Redefining Color in Synesthesia



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Grapheme-color synesthesia is a condition in which letters and numbers automatically trigger the sensation of specific colors in a person’s mind. Previous research on synesthesia revealed that certain letters seem to be associated with certain colors at a rate greater than chance. The studies that report these trends analyze the synesthetes’ data by categorizing synesthetes’ reports of their colors into the 11 basic color terms. The purpose of this study was to determine whether this simplification of the data is an acceptable representation of the synesthetes’ experience, or if perhaps those analyses are discarding valuable information about the specificity, idiosyncracity, and diversity of synesthetes’ color sensations. In a task that directly tested how well synesthetes’ colors match standard color labels, non-synesthete participants attempted to classify data from over 1,000 synesthetes, as well as a set of prototypical standard colors. The synesthetes’ colors came from an online website which allows synesthetes to choose from over 16.7 million possible color selections for each of their letters. The results demonstrate that synesthetes’ colors are difficult to classify under the 11 basic color terms, suggesting that synesthesia may not be merely a magnification of “normal” or prototypical cross-modal associations. Additional analyses using powerful methods such as k-means clustering further supported the difficulty isolating meaningful group trends in synesthetes’ data. Implications for understanding how synesthesia may or may not relate to creative metaphor are discussed.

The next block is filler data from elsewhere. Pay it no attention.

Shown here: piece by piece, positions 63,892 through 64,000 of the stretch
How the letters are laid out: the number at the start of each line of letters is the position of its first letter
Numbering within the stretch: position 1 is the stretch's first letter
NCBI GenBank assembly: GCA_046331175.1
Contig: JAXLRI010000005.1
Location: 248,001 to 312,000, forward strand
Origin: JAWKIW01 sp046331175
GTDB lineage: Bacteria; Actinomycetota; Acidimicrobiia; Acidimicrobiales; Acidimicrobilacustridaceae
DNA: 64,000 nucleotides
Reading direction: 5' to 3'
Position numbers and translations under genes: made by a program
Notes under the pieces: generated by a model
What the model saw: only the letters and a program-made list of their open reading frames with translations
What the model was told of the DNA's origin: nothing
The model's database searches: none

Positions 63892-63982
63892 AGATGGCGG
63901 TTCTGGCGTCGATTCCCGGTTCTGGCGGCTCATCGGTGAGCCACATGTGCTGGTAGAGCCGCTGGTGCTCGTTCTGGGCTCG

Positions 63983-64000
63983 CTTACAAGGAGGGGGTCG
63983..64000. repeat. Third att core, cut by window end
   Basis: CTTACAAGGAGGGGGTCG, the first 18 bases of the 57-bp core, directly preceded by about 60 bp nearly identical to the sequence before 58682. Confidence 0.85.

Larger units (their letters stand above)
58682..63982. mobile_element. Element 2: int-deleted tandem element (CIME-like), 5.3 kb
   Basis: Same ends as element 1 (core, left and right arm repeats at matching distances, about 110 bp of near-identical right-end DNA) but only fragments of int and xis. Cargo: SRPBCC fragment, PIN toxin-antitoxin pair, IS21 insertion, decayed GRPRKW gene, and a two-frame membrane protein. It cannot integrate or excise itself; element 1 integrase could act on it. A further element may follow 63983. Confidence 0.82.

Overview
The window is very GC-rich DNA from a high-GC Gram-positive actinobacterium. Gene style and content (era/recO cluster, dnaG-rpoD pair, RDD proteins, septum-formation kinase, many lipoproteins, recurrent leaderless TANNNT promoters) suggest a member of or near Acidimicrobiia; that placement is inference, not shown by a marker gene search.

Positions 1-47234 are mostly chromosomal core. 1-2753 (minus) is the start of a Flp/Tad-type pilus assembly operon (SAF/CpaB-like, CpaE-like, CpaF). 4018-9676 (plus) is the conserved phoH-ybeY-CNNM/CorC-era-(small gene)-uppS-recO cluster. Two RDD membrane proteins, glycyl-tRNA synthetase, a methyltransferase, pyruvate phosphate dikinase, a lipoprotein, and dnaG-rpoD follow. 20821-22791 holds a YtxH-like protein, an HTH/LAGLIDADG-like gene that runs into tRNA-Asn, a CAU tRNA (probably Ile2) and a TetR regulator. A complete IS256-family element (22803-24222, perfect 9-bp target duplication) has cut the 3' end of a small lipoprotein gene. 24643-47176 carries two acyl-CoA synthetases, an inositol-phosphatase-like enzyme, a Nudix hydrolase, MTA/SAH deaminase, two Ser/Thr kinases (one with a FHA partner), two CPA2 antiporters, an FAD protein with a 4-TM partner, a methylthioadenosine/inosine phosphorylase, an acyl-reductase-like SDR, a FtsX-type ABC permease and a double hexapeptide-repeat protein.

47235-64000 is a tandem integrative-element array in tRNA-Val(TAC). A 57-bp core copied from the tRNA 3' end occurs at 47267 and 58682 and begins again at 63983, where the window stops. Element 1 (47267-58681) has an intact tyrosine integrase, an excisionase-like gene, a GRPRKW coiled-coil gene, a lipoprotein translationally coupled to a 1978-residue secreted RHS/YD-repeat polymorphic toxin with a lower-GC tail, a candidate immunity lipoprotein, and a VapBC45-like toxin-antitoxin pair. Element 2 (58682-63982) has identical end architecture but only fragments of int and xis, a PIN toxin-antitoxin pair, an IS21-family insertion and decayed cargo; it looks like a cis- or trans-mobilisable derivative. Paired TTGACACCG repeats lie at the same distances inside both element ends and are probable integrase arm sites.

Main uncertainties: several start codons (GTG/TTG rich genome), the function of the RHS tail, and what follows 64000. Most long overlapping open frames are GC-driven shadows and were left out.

Synesthesia, Grapheme-color, Synesthesia Battery, Basic colors